President Obama is doing his part for Democrats, calling on Congress to back a $200 billion dollar business tax credit and an extension of research and development tax credits. This is perhaps the only way that he can get Congress, highly cautious of adding another dime to the federal deficit before November, to pass a $50 billion dollar infrastructure investment plan. It is hard to blame Congressional Democrats for being cautious; they know how to read the polls.
While some predict that the targeted business tax credits and exemptions will spark investment, others say that it is not enough. Furthermore, research and development credits have been around for almost 30 years and their extension will have little impact on the markets. The White House is gambling that these pro-business initiatives will provide enough of an uptick in the economy to mitigate Democratic losses heading into November.
And the President Stands Alone
Over the weekend, President Obama went to Wisconsin for a campaign stop where incumbent Sen. Russ Feingold was the latest embattled incumbent to be conveniently absent from an Obama appearance. Feingold had to attend a Labor Day parade in his home town, surely a more pressing obligation than appearing on state with the President of the United States. Last week, Rep. Jim Marshall (D-GA) became the latest House member to skip an appearance with the President. He had to “help his daughter move,” a much stronger excuse than a hometown parade. Perhaps Sen. Feingold wants to get just one last hometown embrace in while he can.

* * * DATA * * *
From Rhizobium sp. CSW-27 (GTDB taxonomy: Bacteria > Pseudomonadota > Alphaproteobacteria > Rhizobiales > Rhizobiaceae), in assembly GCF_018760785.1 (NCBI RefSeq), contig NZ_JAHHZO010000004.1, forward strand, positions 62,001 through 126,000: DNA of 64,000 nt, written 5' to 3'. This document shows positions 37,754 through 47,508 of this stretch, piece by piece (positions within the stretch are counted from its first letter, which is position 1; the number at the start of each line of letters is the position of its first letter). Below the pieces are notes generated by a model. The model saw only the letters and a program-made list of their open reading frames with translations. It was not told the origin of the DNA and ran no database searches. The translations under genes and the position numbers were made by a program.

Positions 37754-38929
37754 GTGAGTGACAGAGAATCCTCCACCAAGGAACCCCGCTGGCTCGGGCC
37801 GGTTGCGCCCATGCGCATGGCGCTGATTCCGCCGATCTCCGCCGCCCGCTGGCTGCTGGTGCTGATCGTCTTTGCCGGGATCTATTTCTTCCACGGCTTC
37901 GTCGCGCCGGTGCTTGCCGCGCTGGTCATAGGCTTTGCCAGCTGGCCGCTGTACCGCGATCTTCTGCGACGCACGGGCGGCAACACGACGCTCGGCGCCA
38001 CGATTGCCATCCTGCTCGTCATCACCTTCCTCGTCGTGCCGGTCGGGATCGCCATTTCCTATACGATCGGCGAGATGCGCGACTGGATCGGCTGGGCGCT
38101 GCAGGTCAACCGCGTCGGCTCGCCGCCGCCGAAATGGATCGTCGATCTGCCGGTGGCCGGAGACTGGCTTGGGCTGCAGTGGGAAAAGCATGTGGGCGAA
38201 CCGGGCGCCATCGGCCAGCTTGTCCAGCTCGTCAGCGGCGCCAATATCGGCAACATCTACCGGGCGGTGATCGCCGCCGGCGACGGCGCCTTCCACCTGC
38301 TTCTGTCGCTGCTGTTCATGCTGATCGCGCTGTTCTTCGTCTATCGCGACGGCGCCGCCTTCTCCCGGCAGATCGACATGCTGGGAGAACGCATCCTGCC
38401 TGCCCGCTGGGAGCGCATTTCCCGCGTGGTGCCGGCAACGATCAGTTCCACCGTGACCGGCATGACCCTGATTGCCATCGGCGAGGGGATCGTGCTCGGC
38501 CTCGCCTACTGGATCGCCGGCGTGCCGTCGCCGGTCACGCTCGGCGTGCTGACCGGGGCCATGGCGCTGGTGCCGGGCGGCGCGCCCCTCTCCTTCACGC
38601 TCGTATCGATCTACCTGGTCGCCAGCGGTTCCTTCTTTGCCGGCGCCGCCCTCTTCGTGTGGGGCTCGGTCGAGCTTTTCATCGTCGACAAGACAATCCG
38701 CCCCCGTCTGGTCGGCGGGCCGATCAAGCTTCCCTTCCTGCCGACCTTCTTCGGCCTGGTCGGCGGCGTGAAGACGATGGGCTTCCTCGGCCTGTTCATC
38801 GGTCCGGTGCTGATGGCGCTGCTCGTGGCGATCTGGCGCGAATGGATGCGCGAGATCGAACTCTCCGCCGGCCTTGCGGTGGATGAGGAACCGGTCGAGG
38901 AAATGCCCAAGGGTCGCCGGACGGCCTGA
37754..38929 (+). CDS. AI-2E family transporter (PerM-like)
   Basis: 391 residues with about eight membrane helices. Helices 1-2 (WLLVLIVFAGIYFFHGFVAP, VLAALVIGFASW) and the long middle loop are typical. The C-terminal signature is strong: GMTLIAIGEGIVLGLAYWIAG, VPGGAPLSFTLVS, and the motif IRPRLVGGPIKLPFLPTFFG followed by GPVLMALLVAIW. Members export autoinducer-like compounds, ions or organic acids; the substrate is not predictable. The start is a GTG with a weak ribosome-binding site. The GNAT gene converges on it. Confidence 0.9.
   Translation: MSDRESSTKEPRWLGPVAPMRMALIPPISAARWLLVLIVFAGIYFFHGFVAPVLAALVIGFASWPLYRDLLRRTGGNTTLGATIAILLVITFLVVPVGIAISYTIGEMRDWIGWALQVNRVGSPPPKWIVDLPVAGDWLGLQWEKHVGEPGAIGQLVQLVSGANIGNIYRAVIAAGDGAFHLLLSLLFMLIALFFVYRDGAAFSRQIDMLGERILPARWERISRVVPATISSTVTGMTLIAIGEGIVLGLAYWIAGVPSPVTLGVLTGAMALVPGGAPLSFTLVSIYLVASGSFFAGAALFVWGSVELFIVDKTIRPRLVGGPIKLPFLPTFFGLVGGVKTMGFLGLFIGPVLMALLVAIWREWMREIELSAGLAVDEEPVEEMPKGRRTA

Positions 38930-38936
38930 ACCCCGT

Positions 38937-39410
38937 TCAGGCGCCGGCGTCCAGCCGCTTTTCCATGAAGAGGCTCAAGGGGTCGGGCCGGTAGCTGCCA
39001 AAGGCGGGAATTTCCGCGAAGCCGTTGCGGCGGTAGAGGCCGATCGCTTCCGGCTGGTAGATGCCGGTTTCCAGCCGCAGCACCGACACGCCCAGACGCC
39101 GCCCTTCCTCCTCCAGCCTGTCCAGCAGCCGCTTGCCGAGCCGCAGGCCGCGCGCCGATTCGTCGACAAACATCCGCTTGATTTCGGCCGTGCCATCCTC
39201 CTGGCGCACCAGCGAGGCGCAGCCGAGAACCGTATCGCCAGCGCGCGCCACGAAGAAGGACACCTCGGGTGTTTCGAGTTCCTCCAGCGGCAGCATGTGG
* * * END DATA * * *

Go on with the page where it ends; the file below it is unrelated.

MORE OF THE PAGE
On the 16th, the President will head to Connecticut to raise money for Attorney General Richard Blumenthal. The last Rasmussen poll of the Connecticut Senate race, taken from August 11th, 2010 (the political equivalent of the Precambrian era), Blumenthal was up 7-points over WWE CEO Linda McMahon. It appears that few districts are safe for Democrats this cycle.
Noah Rothman is the online editor at C&E. Email him at firstname.lastname@example.org